However, some clever folks figured out that you could modify the basic game and add skill elements (see this court decision).  Since you have to be quick (skill wise with your fingers) to win given these modifications the machines are no longer simple games of chance (like a roulette while).

What does this have to do with vaping?

I think a lot...

Challenges need to be made to force a decision on what exactly the FDA thinks are e-cigarettes and what their, the FDA, rules actually can logically and rationally encompass.

I have written here that many things easily fit the definition that are not vapes: Air fresheners and oil diffusers for example.

The OSP system above is "multi-use" and it's operation is defined after purchase.  Does that meet the definition of an e-cig?

Without action the future of vaping will be wiped out by big tobacco and the FDA.

FUD is being used against vaping.

The ideas are fully irrational.  One a scientific basis air fresheners are far more dangerous than vapes. Yet there is virtually no regulation of those...

What does that tell you about who has your best interest in mind?

Tuesday, December 26, 2017

Calling the Regulatory E-Cig Bluff

About twenty seconds (0:20) into the video below we see precisely what the FDA thinks is an e-cigarette that can be regulated (the video is a clear reflection of the published regulations):

A regulated "component or part" includes "software" or "hardware" that is "intended or reasonably intended" to alter (in any number of ways) the "tobacco product."

So if I sell an electronic device that is multi-functioned (USB charging port, flashlight, 510 connector, dean's connector) and configured for a specific function after purchase by the purchaser how can it be regulated?

How can it be an e-cigarette?

How can it be anything until the user makes a decision.

(See the previous posts on the OSP, also here.  The point of my posts is that such devices, that are not configured until after a user chooses to set it a certain way, cannot be regulated.)

Obviously the intent of such a device is to be "multi-function" so what would the intent (I guess at the point of manufacture) of its use be?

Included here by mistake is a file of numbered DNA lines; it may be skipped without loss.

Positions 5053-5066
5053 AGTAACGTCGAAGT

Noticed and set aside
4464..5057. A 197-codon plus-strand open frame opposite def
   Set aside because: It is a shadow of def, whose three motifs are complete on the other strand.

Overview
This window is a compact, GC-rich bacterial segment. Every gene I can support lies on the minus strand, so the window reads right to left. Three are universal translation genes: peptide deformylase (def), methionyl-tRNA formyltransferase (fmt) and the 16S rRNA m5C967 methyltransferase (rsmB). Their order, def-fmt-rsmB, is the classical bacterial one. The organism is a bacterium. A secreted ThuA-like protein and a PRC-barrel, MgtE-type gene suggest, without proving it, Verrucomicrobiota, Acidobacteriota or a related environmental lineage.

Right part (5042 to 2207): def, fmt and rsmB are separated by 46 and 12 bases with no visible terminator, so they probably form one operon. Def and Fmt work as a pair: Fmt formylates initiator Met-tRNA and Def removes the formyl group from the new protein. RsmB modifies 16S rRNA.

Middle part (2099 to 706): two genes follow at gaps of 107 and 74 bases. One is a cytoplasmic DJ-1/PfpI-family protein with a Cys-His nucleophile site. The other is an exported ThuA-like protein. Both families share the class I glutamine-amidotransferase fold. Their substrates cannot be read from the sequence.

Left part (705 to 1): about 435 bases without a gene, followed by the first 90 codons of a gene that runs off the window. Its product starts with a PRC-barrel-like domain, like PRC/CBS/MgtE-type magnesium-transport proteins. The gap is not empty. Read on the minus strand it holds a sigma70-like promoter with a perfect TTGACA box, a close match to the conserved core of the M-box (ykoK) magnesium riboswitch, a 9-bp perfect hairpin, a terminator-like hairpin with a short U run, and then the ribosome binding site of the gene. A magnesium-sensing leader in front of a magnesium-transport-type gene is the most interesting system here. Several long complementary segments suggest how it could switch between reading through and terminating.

If my iPhone, Facebook, or any other software such as the internet is involved in "altering" a "tobacco product" then, by this definition, they are also themselves "tobacco products" and the target of regulation.  They, the iPhones, must be because they, the iPhones, are altering "tobacco products"...  or are they?

(There is a strong parallel to synthetic nicotine which the FDA says it will not regulate.)

If my iPhone controls my mod but somehow, even if it's integrally required to operate my mod, the "intent" of the iPhone is not to be a "tobacco product" (because Apple says not) and the iPhone cannot "reasonably" be intended to alter a tobacco product because Apple says so, then how can anything be regulated as an e-cigarette (unless the manufacturer says it's an e-cigarette).

It would seem to me that the only things that can be regulated are things which are either 1) declared to and actually involved in the altering of "tobacco products" or 2) declared to be e-cigarettes.

But if Facebook or an iPhone or Android is directly used to do this, they'd have to be regulated by the FDA?  Or would they?

By creating and selling devices which require the use of a cell phone to fire a mod someone will be forced to decide this issue.

An iPhone as a tobacco product is patently ridiculous, but it is one because I sold commercial e-cigarette products that required an iPhone to use.  The 18650's in a Chinese mod are regulated whether or not they were intended to be so it would be true also for the iPhone.

This is all a charade.

An illogical contradiction.

Nothing in a e-cigarette is made out of tobacco unless you, the user, put it there.

I don't vape nicotine, yet I am now forced to purchase products e-liquid products which are required by the FDA to carry a false ingredient list (nicotine in a product which does not actually contain nicotine).

The synthetic nicotine manufacturers have already called the FDA bluff.

Maybe the rest of the vaping industry should too...

Monday, December 25, 2017

Prometheus "Duel Use" Video...

So I published the code (midi3.ino and BluefruitConfig.h) on GitHub that goes with this video...

You want to use midi3.ino just as the AdafruitBluefruit midi.ino file in the Arduino development environment.